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Black Voices is Afro-beat drum groove originator Tony Allen's return to action after leaving Nigeria, settling in Paris in 1985, and dropping off the map as far as making records goes. It's a remix project of tracks from singles more than an LP per se, a largely two-person affair with Allen manning the drums and keyboards and Doctor L supplying the modern dub mixology. While it's hard to imagine a minimalist or trip-hop take on a sound as big-band maximalist as Afro-beat and related rhythm forms, that's pretty much what these two have come up with here. "Asiko" is an effective opener with updated Fela electric piano lines -- Allen's drums are the lead instrument and central to mix with the melodic shards darting in and out around the rhythms. "Get Together" is alternately sunny and weird with nice closing horns, and "Black Voices (We Are What We Play Mix)" is minimalist dub Afro-beat with a bass spine blended to spooky keyboard burbles, stabbing clavinet explosions, and whispered head-trip lyrics. Those misterioso internal musings sorta recall some Lee Perry dub or Tricky trip-hop. The fragmentary "The Same Blood" (is that a sample from Allen's "Discrimination" in there?) ebbs and flows around a single guitar riff for too long and the minimal drums, voice, and occasional percussion of "Asiko (In a Silent Mix)" isn't worth nine and a half minutes. The original mix of "Black Voices" is too low-key to sustain interest, but the fuller "Ariya (Psychejujumix)" does, with Allen's drums complemented by guitar, bass, and vocal chants. Black Voices was obviously designed to connect Allen with the international electronica dancefloor crew, and it works fairly well on that level. But it also sounds like a strong EP -- "Asiko," "Black Voices (We Are What We Play Mix)," "Ariya (Psychejujumix)," and "Get Together" -- padded with filler to make it a 50-minute, full-list-price CD. Since those four songs are now available in some form on Allen's solo career best-of Eager Hands and Restless Feet, Black Voices is a long way from essential.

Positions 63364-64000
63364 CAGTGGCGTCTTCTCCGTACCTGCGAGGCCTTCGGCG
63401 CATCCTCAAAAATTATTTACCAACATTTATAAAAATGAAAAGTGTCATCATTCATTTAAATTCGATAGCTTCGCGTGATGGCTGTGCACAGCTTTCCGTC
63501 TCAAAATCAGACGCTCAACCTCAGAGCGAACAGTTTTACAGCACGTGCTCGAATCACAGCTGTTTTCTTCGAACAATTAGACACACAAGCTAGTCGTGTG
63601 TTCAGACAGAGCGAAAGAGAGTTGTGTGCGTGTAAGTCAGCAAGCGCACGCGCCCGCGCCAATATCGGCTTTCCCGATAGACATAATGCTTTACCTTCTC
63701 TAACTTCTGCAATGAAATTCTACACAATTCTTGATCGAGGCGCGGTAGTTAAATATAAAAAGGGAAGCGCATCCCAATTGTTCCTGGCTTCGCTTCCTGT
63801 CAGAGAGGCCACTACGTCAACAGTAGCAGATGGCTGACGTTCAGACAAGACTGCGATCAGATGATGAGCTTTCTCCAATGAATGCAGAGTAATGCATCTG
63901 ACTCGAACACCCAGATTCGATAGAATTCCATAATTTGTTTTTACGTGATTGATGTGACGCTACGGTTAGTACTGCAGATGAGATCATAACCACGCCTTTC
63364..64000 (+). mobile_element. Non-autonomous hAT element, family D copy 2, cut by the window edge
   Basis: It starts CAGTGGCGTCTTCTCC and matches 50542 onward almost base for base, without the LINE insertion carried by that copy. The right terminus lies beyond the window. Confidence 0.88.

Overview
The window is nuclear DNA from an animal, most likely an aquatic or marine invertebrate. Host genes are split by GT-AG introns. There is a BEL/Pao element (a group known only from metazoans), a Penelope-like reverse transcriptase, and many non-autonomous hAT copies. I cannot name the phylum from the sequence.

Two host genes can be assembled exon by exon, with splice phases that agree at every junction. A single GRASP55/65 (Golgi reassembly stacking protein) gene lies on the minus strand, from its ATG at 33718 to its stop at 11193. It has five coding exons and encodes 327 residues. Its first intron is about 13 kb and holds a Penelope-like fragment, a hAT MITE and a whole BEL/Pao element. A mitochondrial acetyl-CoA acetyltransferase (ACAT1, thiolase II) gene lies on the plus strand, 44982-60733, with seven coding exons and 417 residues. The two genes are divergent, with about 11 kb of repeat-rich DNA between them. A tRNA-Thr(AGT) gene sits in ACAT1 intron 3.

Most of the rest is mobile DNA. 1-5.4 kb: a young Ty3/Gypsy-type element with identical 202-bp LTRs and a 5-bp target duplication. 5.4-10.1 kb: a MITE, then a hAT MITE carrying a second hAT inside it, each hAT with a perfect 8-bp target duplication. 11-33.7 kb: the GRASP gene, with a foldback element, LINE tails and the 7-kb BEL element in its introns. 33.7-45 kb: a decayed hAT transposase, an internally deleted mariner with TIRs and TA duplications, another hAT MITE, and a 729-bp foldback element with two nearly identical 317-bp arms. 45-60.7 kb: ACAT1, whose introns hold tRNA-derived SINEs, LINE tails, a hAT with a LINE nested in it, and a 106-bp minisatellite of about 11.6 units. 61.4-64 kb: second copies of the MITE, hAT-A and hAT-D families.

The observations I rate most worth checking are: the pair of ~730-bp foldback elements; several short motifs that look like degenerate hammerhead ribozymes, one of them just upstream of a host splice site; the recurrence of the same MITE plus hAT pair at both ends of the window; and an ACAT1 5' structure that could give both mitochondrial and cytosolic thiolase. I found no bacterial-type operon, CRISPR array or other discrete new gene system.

Tony Allen - Black Voices  (flac  316mb)

01 Asiko 7:56
02 Get Together 5:48
03 Black Voices (We Are What We Play Mix) 7:34
04 The Same Blood 8:12
05 Asiko (In A Silent Mix) 9:29
06 Black Voices 5:48
07 Ariya (PsychejujuMix) 7:00

Tony Allen - Black Voices   (ogg 122mb)

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This album marks the return of Afro-beat legend Tony Allen in a solo effort and an attempt at a new fusion of Afro-beat and London hip-hop. He's looking for a different aesthetic than American hip-hop, and for good reason. The idea is to reverse the habit of sampling his old drum loops by laying out fresh ones in combination with hip-hoppers. The combination works well, with the predictably well-laid-out drum patterns setting the exact pace necessary for any venture and the vocals of various players shining through. Allen's vocals are reminiscent of some of Fela Kuti's more soft-spoken work, quietly coming through the texture of sound to speak something and quickly responded to by a legion of female vocalists. The rapping of Londoner Ty works within the rhythmic framework perfectly. His delivery slides words between the beats properly, as the pieces slide from straightforward hip-hop to straightforward Afro-beat, and all points in between. It's a funky album from someone who is, of course, expected to be funky, but it holds up well to any hype or expectations that one might have ahead of time. Pick it up for a quick look at what Tony Allen's been up to for the last couple of years and a new direction in Afro-beat's ever-expanding horizons.



Tony Allen - Homecooking  (flac  374mb)

01 Every Season 4:06
02 Home Cooking 4:44
03 Don't Fight Your Wars 9:06
04 Kindness 5:18
05 Jakelewah 4:55
06 What's Your Fashion 5:07
07 Crazy Afrobeat 4:52
08 Eparapo 7:11
09 Woman To Man 4:46
10 Calling 4:29

Tony Allen - Homecooking  (ogg 140mb)

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1 comment:

Roland said...